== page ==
A new paper by John Pucher, Ralph Buehler and Mark Seinen (pdf)
Bicycling renaissance in North America? An update and
re-appraisal of cycling trends and policies
John Pucher a,⇑, Ralph Buehler b,1, Mark Seinen a
a Bloustein School of Planning and Public Policy, Rutgers University, 33 Livingston Avenue, Room 363, New Brunswick, NJ 08901, USA
b School of Public and International Affairs, Virginia Tech, Alexandria Center, 1021 Prince Street, Suite 200, Alexandria, VA 22314, USA
a b s t r a c t
This paper reviews trends in cycling levels, safety, and policies in Canada and the USA over the past two decades. We analyze aggregate data for the two countries as well as cityspecific case study data for nine large cities (Chicago, Minneapolis, Montréal, New York, Portland, San Francisco, Toronto, Vancouver, and Washington). Cycling levels have increased in both the USA and Canada, while cyclist fatalities have fallen. There is much spatial variation and socioeconomic inequality in cycling rates. The bike share of work commuters is more than twice as high in Canada as in the USA, and is higher in the western parts of both countries. Cycling is concentrated in central cities, especially near universities and in gentrified neighborhoods near the city center. Almost all the growth in cycling in the USA has been among men between 25–64 years old, while cycling rates have remained steady among women and fallen sharply for children. Cycling rates have risen much faster in the nine case study cities than in their countries as a whole, at least doubling in all the cities since 1990. They have implemented a wide range of infrastructure and programs to promote cycling and increase cycling safety: expanded and improved bike lanes and paths, traffic calming, parking, bike-transit integration, bike sharing, training programs, and promotional events. We describe the specific accomplishments of the nine case study cities, focusing on each city’s innovations and lessons for other cities trying to increase cycling. Portland’s comprehensive package of cycling policies has succeeded in raising cycling levels 6-fold and provides an example that other North American cities can follow.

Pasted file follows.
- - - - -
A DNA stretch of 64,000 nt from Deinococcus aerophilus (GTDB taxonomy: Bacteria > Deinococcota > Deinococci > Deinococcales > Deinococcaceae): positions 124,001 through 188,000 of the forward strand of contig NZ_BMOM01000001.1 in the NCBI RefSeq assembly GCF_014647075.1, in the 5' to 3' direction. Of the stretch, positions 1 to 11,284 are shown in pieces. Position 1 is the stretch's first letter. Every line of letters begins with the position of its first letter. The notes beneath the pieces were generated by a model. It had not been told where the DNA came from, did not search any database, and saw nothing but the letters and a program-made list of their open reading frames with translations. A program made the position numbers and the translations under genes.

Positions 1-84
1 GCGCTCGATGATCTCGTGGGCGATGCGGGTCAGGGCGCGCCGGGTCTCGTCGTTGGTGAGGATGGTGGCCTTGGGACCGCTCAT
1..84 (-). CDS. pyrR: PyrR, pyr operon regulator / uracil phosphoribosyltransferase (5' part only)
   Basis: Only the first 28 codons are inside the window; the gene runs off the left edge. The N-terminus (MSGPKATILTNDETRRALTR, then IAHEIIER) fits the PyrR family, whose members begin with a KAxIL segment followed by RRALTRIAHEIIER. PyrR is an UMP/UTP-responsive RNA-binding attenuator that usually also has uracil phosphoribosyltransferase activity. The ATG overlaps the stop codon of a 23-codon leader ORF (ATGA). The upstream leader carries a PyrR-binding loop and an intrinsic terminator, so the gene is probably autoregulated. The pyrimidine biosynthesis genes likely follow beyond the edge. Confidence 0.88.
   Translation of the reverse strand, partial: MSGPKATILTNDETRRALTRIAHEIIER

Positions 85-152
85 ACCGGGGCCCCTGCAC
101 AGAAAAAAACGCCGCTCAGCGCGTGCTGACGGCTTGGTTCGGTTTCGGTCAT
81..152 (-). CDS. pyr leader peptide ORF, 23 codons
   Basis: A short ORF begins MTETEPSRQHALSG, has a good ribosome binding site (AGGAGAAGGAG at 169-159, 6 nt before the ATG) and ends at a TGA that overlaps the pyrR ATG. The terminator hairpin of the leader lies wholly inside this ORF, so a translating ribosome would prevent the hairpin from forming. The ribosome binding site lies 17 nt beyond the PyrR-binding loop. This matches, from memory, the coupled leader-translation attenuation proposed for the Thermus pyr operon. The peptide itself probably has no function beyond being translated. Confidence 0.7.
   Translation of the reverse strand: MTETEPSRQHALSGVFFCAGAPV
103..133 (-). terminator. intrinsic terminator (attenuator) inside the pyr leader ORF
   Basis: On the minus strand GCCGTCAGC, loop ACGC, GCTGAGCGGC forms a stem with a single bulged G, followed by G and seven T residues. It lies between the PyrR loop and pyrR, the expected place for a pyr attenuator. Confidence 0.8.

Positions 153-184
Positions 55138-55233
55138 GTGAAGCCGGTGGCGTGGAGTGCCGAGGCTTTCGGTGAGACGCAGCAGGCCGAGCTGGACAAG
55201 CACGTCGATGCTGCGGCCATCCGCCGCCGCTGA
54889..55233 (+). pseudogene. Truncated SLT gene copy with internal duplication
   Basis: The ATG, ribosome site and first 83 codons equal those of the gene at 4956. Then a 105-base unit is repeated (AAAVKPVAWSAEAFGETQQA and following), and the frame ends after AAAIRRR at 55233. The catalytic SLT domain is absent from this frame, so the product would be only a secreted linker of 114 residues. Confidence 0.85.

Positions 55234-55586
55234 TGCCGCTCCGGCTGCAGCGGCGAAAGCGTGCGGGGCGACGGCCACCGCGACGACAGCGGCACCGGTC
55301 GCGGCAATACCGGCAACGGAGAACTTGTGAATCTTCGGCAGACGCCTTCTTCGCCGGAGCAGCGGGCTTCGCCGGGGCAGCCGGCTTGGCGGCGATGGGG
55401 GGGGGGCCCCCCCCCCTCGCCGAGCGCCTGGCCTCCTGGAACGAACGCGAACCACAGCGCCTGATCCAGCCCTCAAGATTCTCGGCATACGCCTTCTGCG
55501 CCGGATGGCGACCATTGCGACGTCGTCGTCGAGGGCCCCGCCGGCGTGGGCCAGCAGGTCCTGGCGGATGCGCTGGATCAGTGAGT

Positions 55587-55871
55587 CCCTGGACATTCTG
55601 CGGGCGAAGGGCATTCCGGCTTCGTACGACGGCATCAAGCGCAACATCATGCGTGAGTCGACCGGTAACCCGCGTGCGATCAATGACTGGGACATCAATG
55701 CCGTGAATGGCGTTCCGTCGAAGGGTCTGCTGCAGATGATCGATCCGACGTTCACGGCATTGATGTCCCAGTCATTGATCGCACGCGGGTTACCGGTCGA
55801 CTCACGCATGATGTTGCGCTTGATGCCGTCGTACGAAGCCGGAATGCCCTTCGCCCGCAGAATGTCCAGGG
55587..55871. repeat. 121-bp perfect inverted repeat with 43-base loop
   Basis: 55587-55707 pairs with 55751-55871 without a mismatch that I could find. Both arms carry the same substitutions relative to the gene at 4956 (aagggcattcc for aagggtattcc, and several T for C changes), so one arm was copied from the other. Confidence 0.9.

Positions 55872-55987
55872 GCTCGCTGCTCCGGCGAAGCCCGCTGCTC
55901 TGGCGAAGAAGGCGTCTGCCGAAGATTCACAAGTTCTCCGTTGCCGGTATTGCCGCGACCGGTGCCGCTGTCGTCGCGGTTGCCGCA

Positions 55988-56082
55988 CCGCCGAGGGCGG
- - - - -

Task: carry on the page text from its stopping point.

Preston Foerder1, Marie Galloway2, Tony Barthel2, Donald E. Moore III2, Diana Reiss1,3*
1 Biopsychology and Behavioral Neuroscience Program, The Graduate Center, The City University of New York, New York, New York, United States of America, 2Smithsonian National Zoological Park, Washington, D.C., United States of America,3 Department of Psychology, Hunter College, The City University of New York, New York, New York, United States of America
The “aha” moment or the sudden arrival of the solution to a problem is a common human experience. Spontaneous problem solving without evident trial and error behavior in humans and other animals has been referred to as insight. Surprisingly, elephants, thought to be highly intelligent, have failed to exhibit insightful problem solving in previous cognitive studies. We tested whether three Asian elephants (Elephas maximus) would use sticks or other objects to obtain food items placed out-of-reach and overhead. Without prior trial and error behavior, a 7-year-old male Asian elephant showed spontaneous problem solving by moving a large plastic cube, on which he then stood, to acquire the food. In further testing he showed behavioral flexibility, using this technique to reach other items and retrieving the cube from various locations to use as a tool to acquire food. In the cube's absence, he generalized this tool utilization technique to other objects and, when given smaller objects, stacked them in an attempt to reach the food. The elephant's overall behavior was consistent with the definition of insightful problem solving. Previous failures to demonstrate this ability in elephants may have resulted not from a lack of cognitive ability but from the presentation of tasks requiring trunk-held sticks as potential tools, thereby interfering with the trunk's use as a sensory organ to locate the targeted food.
I'm a fan of Sky Safari from Southern Stars for iOS. There are a number of astronomy applications, but this one works best for me. I've also been using Voyager from Carina Software on Macs for a long time. Carina and Southern Stars are connected and now there is Sky Safari for OS X. It has the feature of being very inexpensive with one version starting at $2.99 until September 15 through the Mac App Store. A nice introduction to star maps.